Linux not behind investment bank open source shindig
Journos suffer buzzword blindness
About a week ago, we wrote about plans by Dresdner Kleinwort Wasserstein, the German investment bank, to release its Openadaptor software to the open source community.
It seems that we, along with a lot of other publications, got the wrong end of the stick. In the first report we said it was based on Linux, Apache and a bunch of other stuff that wasn't quite right.
My only excuse is that my editor made me do it, and a pretty poor excuse it is too.
The software, which the bank developed and has been using in house for the last two and a half years, allows distinct systems and devices to connect to each other on the Net.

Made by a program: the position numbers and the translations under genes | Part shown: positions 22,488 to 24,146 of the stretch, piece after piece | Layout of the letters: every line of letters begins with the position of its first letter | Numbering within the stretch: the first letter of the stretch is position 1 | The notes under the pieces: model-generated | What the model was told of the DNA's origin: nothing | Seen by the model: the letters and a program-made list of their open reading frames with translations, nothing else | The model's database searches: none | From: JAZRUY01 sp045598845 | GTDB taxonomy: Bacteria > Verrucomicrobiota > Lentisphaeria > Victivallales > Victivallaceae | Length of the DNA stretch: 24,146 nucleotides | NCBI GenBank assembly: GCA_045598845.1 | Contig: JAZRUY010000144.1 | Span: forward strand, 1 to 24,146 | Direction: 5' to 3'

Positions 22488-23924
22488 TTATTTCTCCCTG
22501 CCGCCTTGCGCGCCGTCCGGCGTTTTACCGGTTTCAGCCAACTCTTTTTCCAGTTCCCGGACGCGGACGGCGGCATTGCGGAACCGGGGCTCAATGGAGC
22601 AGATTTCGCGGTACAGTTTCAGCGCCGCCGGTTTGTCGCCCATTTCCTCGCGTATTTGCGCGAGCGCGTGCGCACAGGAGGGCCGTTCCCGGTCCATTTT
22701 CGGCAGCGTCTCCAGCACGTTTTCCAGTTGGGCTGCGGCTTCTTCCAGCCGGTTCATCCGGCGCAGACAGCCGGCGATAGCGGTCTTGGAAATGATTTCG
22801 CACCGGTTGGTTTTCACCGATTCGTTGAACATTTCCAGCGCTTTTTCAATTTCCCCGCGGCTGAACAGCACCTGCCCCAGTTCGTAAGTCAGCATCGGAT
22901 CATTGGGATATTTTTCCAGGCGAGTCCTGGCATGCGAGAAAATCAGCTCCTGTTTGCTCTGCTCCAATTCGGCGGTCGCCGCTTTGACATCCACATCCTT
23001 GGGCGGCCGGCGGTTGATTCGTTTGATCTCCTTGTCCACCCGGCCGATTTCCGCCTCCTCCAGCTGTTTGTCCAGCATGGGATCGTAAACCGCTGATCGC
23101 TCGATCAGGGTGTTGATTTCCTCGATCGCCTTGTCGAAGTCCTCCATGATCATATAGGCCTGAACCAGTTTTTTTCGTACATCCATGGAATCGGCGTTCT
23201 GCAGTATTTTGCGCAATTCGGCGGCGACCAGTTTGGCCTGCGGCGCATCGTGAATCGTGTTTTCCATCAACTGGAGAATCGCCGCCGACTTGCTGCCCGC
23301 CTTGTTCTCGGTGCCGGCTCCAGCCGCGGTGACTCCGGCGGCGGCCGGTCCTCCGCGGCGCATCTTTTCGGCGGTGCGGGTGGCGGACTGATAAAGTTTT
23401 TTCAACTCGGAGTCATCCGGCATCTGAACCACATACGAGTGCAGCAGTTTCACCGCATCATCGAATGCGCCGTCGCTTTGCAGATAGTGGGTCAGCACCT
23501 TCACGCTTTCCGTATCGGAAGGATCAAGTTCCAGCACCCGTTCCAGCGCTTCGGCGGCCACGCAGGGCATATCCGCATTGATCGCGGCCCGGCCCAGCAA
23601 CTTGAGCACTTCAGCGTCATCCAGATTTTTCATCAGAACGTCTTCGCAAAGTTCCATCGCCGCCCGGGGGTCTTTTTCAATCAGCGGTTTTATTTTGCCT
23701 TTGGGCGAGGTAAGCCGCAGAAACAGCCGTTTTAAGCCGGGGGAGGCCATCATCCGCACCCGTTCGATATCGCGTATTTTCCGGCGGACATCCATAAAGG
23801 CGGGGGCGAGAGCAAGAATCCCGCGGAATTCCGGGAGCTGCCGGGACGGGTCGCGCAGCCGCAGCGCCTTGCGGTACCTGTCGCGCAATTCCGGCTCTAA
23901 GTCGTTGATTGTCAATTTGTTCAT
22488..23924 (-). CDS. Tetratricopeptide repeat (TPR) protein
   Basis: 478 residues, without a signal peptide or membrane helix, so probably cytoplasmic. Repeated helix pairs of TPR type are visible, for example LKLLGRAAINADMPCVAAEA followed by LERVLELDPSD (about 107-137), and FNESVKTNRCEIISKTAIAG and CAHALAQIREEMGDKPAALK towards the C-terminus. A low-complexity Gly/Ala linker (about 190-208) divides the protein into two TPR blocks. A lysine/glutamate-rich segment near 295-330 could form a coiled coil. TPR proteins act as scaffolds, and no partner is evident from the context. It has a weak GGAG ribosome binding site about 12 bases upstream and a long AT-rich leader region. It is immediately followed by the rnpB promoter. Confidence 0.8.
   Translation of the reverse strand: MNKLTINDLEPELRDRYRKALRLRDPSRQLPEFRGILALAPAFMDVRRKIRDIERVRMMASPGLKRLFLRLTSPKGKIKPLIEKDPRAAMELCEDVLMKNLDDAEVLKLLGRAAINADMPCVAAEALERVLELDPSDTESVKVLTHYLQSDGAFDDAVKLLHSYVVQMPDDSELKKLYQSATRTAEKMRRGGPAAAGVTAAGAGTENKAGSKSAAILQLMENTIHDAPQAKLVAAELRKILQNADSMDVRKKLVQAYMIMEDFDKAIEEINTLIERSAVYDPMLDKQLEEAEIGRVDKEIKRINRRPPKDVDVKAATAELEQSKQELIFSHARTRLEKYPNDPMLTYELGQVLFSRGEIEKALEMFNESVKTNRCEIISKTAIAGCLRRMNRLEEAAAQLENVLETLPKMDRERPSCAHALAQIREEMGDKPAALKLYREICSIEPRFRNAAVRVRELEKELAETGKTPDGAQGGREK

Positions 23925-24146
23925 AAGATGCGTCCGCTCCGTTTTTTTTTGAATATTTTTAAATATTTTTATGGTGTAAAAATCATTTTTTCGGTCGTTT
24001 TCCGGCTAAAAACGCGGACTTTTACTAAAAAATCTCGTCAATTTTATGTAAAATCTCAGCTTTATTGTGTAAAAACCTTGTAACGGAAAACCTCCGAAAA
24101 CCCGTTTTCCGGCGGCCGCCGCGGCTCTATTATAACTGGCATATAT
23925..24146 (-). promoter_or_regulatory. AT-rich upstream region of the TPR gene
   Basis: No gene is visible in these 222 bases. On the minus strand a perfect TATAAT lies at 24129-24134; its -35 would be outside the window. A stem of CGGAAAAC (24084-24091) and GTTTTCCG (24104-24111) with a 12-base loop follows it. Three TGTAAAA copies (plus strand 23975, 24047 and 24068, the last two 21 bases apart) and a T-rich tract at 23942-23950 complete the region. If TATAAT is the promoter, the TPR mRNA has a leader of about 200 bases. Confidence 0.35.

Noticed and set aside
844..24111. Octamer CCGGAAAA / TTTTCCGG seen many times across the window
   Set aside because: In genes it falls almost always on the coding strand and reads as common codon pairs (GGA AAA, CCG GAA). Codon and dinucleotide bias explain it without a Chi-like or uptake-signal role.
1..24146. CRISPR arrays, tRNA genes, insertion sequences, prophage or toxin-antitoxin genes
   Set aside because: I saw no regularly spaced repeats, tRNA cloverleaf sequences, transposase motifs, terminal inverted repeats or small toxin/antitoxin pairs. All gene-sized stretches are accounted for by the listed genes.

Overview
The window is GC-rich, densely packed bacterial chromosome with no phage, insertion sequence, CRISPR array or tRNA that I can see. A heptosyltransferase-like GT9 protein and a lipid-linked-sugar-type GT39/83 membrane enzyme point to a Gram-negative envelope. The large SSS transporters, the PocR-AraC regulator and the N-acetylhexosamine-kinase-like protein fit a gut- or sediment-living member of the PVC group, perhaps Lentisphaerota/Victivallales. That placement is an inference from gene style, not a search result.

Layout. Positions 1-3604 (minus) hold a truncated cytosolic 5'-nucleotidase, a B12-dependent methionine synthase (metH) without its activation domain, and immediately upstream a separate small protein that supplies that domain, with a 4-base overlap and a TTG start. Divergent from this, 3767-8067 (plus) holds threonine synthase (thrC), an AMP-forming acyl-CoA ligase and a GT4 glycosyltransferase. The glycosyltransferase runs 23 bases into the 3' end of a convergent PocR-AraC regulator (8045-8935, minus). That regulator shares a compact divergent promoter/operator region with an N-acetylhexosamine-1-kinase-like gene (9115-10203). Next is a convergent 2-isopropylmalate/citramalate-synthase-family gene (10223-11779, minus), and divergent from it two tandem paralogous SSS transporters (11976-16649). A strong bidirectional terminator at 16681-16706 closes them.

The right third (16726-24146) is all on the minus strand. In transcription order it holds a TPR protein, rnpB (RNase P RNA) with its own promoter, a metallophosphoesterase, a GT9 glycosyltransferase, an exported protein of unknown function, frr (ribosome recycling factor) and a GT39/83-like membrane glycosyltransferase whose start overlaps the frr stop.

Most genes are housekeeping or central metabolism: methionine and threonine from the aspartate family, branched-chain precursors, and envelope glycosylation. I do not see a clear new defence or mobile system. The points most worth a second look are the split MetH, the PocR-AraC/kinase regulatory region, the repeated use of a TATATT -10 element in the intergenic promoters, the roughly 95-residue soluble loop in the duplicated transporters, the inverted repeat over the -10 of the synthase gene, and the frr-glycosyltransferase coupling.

It allows any system to talk to any other system, often without any extra code, the banks says. This means that a whole supply chain can be linked, along with internal systems, while still allowing access to the Web.
It will be hosted on SourceCast, a system designed by CollabNet to allow programmers from different companies to work on projects together over the Internet.
Because it is open-source software, individual companies will be free to tweak it for their own systems. Anyone interested in adding their two-pennies worth to the mix should check out OpenAdaptor.org.®